World Series by Mark Sternman
Told You So” by O.R.C.
Rest of 1914 by Mike Lynch
An Exhibition Game Contributed To A Miracle by Bob Brady
National League Pennant Race of 1914 by Frank Vaccaro
Press, The Fans, and the 1914 Boston Braves by Donna L. Halper
of the Miracle Braves by Bob Brady
Teams by A Comparison of the 1914 Miracle Braves and 1969 Miracle
Mets by Tom Nahigian
Unexpected Farewell by The South End Grounds, August 1914 by Bob
Time(s) the Braves Played Home Games at Fenway Park by Bill Nowlin
Trail Blazers in Indian File by R. E. M. - poems for 1914 Braves,
collected by Joanne Hulbert
Story of the 1914 Braves by George Stallings
Warmth” and “Very Superstitious” – two George Stallings
anecdotes by Bob Brady
the Numbers by Dan Fields
Feature by Dan Fields
Religion, Culture, and the State addresses reasonable accommodation from legal, political, and anthropological perspectives. Using the 2008 Bouchard-Taylor Report as their point of departure, the contributors contextualize the English and French Canadian experiences of multiculturalism and diversity through socio-historical analysis, political philosophy, and practical comparisons to other jurisdictions. Timely and engaging, Religion, Culture, and the State is a valuable resource in the discussion of religious pluralism in Canadian society.
In Interculturalism, sociologist and historian Gérard Bouchard presents his vision of interculturalism as a model for the management of diversity. A pluralist approach which recognizes the existence of a cultural majority whose rights must also be acknowledged, interculturalism constitutes an important alternative to multiculturalism both in Canada and internationally. Written by one of Quebec’s leading public intellectuals and the co-chair of the Bouchard-Taylor Commission on reasonable accommodation, Interculturalism is the first clear and comprehensive statement in English of an approach being discussed around the world.
A translation of Bouchard’s award-winning French-language work, L’Interculturalisme: Un point de vue québécois, this book features a new foreword by philosopher Charles Taylor and an afterword by the author written specifically for the English-language edition.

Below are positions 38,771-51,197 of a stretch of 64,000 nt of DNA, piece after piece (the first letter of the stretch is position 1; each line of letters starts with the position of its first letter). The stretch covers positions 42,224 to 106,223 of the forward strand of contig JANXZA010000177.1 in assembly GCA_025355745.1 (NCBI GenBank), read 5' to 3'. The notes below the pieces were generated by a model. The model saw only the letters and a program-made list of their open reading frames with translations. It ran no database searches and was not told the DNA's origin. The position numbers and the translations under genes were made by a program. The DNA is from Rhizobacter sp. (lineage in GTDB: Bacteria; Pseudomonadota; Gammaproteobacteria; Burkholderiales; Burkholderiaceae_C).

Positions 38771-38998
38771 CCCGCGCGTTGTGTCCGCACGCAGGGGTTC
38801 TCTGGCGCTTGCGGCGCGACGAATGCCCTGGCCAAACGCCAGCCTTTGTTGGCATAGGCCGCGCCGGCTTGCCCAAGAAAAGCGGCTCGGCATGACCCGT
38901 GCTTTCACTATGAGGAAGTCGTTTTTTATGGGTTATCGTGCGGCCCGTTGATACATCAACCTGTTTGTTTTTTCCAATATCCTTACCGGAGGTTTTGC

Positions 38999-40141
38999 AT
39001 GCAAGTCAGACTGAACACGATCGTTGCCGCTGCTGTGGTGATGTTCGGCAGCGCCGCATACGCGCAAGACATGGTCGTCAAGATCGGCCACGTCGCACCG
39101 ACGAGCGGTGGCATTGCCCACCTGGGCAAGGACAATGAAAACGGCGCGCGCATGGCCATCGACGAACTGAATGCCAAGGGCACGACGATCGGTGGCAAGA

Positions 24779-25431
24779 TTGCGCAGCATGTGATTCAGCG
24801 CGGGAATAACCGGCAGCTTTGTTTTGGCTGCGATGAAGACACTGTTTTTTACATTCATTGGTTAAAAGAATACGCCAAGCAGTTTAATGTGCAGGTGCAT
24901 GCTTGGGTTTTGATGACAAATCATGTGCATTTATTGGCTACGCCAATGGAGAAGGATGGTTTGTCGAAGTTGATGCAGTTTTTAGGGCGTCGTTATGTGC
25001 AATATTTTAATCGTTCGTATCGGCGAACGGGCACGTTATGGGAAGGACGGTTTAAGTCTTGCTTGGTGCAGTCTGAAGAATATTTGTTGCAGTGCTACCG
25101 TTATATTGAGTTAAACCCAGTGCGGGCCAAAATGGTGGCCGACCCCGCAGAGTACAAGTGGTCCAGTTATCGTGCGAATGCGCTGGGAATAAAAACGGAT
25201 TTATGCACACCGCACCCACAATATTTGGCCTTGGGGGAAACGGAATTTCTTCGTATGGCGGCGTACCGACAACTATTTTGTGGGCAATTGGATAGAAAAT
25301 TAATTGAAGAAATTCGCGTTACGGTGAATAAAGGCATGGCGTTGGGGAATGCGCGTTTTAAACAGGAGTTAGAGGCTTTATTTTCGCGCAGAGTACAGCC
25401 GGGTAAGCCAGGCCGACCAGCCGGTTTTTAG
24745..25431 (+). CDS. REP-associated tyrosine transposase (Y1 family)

The contributors investigate individuality and its relationship to evolution and the specific concept of organism; the tension between group evolution and individual adaptation; and the structure of collective individuals and the extent to which they can be defined by the same concept of individuality. These new perspectives on evolved individuality should trigger important revisions to both philosophical and biological conceptions of the individual.
ContributorsFrédéric Bouchard, Ellen Clarke, Jennifer Fewell, Andrew Gardner, Peter Godfrey-Smith, Charles J. Goodnight, Matt Haber, Andrew Hamilton, Philippe Huneman, Samir Okasha, Thomas Pradeu, Scott Turner, Minus van Baalen
Game, Set and Match: Secret Weapons of the World's Top Tennis Players is an unprecedented collection of tips from the sport's superstars, including Maria Sharapova, Andy Murray, Grigor Dimitrov, Eugenie Bouchard, Kei Nishikori, Pete Sampras, Steffi Graf, Boris Becker, Stefan Edberg, Milos Raonic, Caroline Wozniacki, Stan Wawrinka, Jo-Wilfried Tsonga, Bob and Mike Bryan, Martina Navratilova, Gael Monfils, Petra Kvitova, Ana Ivanovic and Marin Cilic.
There is also advice from Roger Federer's mother, Lynette on tennis parenting and tips from Rafa Nadal's uncle and coach, Toni, as well as other leading coaches such as Patrick Mouratoglou, Nick Bollettieri, Paul Annacone, Marian Vajda, Judy Murray, Darren Cahill, Roger Rasheed and Robert Lansdorp, and from fitness experts such as Andre Agassi's former trainer, Gil Reyes.
Top tips from the pros include:
'How to disguise your serve' by Pete Sampras
'Being a tennis parent' by Lynette Federer
'How to play a "tweener"' by Grigor Dimitrov